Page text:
Like me, Burroughs digs the histories of cats’ importance to people around the world. He writes that the ancient Egyptians went into mourning for their dead cats and shaved their eyebrows, a fact I remember once reading on a placard at the Penn Museum. Like Burroughs, I find the idea of deep grief for a lost cat friend entirely reasonable.

When he does get dark, Burroughs rages about environmental destruction and our “doomed planet,” or grapples with the fact of violence in his life in a way I find refreshing and useful, if hard to read. He recalls slapping a cat with a book. (“I can hear the cat’s ears ringing from the blow. I was literally hurting myself and I didn’t know it.”) Later, he reckons that a completely honest autobiography could probably never be written. “I am sure no one could bear to read it: My Past Was an Evil River.” Eventually, he reveals the truth about the cats and the stories and himself:

This cat book is an allegory, in which the writer’s past life is presented to him in a cat charade. Not that the cats are puppets. Far from it. They are living, breathing creatures, and when any other being is contacted, it is sad: because you see the limitations, the pain and fear and the final death. That is what contact means. That is what I see when I touch a cat and find that tears are flowing down my face.

2017 in Review

Hello, all, and happy new year. I love this time of year, even though I’m usually sick with a cold. I had one last year when I wrote my year-in-review, and I’m coming down with one now. Thanks, holiday get-togethers, public transportation, and germy old civilization in general. Thanks a lot.

I dislike Christmas hugely, for a number of reasons, only one of which is potentially worth discussing in public (capitalism; oh yeah also the forced cheer and heteronormativity of “family” get-togethers), but I’ll spare you. I do love the week between Christmas and New Year’s, though. It’s like the heart of winter: the perfect time to draw in, rest, and reflect. It’s dark outside but it’s warm and bright in here, and I’m calming my shattered Christmas nerves by misting frankincense in my diffuser and wearing my fat cozy socks, both of which I did, admittedly, get as gifts for fucking Christmas, so whatever. All griping and kidding aside, I am grateful for all of this. Every bit of my life, even the parts I don’t like.

I do an accounting of my year every year, and make plans in the form of resolutions for the year to come. I did my accounting publicly on this blog at the end of 2016 and it was a nice way for me to organize my thoughts and express my gratefulness, so I thought I’d do that again. If you’re still reading after that irritable—and some may say childish, but I say those people are sticking their heads in the sand—outburst, why don’t you come along with me?

A lot happened this year, and though I tried to make my writing life a focus when I selected the photos above, I had to represent a few other things too, including the hurt and outrage and righteous anger caused by the miserable Trump administration, and the fact that J & I bought a house and moved into it. (That’s why all those houseplants are sitting in a cardboard box up there.) That was nine months or so ago, and I still love the feeling of settling in here, decorating and making small changes one at a time. Today I painted one “accent wall” in my “home office” a shade of “millennial pink,” so how’s THAT for having your shit together? I love that room and now I really love that wall.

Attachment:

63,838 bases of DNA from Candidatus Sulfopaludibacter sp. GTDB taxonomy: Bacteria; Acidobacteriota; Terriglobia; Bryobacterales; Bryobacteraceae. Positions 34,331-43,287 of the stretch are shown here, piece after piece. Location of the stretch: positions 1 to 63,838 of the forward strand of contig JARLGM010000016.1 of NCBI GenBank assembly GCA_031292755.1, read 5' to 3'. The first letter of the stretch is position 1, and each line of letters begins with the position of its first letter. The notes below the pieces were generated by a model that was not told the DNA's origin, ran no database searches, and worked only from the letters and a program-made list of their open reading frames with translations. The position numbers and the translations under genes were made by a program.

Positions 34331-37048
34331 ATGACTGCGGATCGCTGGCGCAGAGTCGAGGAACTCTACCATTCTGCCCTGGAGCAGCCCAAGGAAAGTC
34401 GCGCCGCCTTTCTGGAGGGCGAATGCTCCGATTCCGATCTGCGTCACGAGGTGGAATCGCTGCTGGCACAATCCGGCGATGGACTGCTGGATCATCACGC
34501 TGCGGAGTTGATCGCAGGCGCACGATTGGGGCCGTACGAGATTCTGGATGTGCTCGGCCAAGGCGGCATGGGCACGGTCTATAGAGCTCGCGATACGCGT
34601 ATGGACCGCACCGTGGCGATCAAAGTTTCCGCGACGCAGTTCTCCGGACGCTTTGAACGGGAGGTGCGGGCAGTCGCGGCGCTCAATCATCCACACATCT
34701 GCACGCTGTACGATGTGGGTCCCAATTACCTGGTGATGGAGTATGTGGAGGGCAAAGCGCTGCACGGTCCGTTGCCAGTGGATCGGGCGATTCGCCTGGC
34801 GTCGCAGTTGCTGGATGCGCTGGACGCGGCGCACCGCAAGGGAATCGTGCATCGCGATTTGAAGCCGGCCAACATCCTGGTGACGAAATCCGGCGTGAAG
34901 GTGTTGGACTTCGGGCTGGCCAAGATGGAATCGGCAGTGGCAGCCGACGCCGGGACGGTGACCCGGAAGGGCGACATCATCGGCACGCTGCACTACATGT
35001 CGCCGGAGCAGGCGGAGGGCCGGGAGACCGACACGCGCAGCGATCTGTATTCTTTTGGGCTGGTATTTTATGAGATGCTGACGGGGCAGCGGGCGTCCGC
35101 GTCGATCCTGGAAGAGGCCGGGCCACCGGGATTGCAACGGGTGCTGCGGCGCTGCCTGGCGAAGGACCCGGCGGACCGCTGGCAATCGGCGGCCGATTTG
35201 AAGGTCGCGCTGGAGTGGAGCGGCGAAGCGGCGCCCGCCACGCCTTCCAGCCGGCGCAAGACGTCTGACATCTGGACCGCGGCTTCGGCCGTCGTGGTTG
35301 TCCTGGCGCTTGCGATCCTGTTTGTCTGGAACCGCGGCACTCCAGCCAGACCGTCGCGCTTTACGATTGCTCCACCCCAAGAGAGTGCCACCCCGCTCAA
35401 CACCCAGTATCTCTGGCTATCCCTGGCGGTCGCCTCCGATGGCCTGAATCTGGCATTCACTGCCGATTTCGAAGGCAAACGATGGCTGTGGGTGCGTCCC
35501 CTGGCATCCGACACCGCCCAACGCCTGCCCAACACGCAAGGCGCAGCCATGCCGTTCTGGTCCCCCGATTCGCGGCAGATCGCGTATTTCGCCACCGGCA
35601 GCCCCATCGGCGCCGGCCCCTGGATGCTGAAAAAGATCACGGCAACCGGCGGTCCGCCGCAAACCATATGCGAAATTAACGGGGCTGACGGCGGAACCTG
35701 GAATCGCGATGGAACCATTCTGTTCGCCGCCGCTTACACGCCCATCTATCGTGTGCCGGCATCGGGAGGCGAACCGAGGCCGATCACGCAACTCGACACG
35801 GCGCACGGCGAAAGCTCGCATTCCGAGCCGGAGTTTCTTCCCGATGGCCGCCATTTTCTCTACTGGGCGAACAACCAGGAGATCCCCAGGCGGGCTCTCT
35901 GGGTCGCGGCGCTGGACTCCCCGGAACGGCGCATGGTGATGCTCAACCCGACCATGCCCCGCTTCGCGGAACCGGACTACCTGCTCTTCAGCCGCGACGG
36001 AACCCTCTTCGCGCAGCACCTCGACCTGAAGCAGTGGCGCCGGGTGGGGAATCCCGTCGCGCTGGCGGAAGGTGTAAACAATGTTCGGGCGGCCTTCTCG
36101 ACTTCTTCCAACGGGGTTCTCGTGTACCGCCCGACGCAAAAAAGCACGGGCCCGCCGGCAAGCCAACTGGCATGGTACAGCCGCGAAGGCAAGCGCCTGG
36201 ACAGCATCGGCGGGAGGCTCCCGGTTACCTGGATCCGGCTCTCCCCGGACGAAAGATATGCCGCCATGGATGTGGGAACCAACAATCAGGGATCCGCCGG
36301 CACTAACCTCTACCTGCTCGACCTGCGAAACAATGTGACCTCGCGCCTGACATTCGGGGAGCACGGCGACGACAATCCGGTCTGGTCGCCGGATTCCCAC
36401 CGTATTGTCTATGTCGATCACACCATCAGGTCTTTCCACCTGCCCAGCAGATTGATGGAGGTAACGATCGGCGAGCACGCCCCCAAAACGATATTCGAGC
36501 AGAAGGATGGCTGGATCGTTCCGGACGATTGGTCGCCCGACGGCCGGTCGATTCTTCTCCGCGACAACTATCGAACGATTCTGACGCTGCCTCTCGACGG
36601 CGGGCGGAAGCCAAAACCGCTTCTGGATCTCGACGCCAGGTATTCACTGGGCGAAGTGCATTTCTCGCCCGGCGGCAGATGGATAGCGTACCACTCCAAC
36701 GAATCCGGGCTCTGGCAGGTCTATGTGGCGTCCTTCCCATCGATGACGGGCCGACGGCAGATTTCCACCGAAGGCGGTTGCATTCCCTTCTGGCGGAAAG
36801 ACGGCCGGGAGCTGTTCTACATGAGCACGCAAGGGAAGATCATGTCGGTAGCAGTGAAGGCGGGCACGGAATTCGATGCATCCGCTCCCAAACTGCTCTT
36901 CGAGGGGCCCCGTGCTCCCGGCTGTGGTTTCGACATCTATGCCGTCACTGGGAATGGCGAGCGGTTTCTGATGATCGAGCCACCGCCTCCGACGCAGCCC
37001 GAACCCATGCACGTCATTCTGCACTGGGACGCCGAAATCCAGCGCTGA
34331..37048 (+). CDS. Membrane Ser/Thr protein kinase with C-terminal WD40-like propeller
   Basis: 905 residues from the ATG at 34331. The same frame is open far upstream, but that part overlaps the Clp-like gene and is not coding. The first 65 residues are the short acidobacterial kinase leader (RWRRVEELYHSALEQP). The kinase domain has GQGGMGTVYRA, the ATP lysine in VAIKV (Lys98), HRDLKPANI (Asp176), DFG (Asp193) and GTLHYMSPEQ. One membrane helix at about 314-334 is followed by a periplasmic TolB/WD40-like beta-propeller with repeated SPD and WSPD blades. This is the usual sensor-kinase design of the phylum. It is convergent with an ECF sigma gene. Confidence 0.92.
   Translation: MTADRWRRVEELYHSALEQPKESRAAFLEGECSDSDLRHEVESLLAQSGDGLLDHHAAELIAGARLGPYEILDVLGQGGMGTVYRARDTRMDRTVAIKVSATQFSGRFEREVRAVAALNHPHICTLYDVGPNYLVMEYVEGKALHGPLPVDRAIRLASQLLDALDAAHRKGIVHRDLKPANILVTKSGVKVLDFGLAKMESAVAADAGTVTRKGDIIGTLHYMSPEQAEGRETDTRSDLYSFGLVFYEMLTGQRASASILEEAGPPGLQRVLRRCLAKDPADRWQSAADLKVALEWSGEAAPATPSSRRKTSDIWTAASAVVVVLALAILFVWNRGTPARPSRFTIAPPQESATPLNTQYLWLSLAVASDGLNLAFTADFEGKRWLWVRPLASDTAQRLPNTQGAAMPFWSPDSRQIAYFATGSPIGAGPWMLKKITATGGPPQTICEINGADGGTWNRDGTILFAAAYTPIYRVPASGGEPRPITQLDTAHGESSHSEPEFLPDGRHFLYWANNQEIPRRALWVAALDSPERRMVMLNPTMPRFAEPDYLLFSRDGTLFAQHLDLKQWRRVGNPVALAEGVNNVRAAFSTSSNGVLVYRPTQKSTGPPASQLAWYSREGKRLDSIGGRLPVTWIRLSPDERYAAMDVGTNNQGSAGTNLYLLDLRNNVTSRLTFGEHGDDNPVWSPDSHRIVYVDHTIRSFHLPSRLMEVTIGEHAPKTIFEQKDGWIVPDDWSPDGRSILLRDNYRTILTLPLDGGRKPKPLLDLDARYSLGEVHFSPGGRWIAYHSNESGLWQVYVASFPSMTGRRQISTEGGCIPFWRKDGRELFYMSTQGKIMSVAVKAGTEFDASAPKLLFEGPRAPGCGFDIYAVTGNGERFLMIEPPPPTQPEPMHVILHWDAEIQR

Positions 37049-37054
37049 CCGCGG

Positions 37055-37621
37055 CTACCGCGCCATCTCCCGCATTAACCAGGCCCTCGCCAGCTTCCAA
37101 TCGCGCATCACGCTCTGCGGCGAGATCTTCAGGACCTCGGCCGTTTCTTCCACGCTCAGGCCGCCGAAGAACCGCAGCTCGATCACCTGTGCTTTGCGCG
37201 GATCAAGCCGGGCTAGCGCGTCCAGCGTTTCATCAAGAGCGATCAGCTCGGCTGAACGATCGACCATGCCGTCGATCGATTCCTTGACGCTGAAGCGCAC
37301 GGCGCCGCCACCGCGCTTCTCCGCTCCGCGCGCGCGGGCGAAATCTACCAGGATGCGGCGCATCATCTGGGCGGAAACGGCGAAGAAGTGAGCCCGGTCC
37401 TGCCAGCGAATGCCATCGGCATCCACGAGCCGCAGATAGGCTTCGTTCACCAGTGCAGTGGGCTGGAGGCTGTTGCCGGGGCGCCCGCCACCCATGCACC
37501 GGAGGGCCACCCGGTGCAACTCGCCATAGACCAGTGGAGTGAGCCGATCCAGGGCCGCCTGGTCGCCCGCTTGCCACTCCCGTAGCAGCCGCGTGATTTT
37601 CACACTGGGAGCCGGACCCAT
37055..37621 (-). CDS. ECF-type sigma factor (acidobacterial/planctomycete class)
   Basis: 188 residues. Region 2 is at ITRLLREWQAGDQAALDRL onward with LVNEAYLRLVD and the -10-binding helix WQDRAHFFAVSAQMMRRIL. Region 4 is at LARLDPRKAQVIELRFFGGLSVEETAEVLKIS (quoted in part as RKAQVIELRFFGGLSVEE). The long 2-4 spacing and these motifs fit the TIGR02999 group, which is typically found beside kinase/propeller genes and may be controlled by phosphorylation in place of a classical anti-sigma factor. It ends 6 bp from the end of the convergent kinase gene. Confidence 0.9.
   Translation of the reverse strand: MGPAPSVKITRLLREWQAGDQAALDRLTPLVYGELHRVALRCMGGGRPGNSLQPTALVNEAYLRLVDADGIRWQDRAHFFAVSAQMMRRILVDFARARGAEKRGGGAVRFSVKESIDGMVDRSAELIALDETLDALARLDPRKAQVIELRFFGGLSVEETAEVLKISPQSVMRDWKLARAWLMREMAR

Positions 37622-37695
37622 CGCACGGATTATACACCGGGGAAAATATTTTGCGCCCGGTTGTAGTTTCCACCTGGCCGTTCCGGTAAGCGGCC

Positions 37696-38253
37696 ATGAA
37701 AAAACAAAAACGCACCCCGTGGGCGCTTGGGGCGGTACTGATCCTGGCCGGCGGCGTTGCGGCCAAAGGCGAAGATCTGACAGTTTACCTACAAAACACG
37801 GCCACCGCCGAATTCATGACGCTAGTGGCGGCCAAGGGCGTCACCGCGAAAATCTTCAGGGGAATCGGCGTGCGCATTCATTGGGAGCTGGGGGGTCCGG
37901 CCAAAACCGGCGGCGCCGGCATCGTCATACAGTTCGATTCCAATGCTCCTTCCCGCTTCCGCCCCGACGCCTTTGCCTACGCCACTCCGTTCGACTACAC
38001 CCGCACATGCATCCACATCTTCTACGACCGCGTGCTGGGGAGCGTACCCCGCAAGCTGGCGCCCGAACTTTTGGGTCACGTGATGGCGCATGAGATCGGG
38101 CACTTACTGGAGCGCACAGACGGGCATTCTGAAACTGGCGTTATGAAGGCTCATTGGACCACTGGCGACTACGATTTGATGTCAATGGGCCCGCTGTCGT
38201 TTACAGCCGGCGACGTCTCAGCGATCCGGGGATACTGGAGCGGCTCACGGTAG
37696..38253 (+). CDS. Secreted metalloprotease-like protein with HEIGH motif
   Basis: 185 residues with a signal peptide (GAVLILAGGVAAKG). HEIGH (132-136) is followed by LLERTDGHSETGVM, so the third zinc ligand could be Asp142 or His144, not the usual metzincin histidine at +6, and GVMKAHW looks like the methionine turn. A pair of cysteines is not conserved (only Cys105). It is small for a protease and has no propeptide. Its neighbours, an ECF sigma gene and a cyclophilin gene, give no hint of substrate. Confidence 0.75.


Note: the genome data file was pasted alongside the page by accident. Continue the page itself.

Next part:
In October, Cats I’ve Known, the book of illustrated memoir stories I spent last year writing, came out. I asked the famous internet cat Lil BUB to write a blurb for the back cover and she did. Joy! I did a number of readings and other events to promote the book this fall, and I’ll continue to do so in 2018. If I can swing it I’ll do a tour of the Southwest (Arizona, New Mexico, Colorado) in the spring, and I plan to do in-store events in bookshops along the Delaware coast this summer. Look me up if you live in those places, would you?

I find it hard to do, to give readings from something I wrote, or to promote my work in any way, really. I have to push through a lot of self-consciousness, guilt, and anxiety to get to the place where I remember that I am proud of my writing and want to share it with other people. But share it I did. I launched Cats I’ve Known at a day-long show at a basement show space in West Philly called the Waiting Room, where I read a selection of the book’s lighter, funnier stories. (That’s me doing this in the second-to-last photo.) I felt very warmly welcomed, as I have at the other shows and events I’ve participated in there. Thanx, punx! I also forced myself to read the longest, saddest story in the book at a show I organized with J called SadFest. We did SadFest for the first time last year—his idea—and people responded really well to it. I kind of thought it was a weird idea, to be honest, but people loved it, I guess because everyone has sad stories, poems, or songs that they’re too embarrassed to trot out at a group reading for fear of bringing everyone else down or being seen as adolescently emo or whatever. I practiced my sad cat story several times before I performed it to keep from crying in front of everyone, but I did cry a little at the end.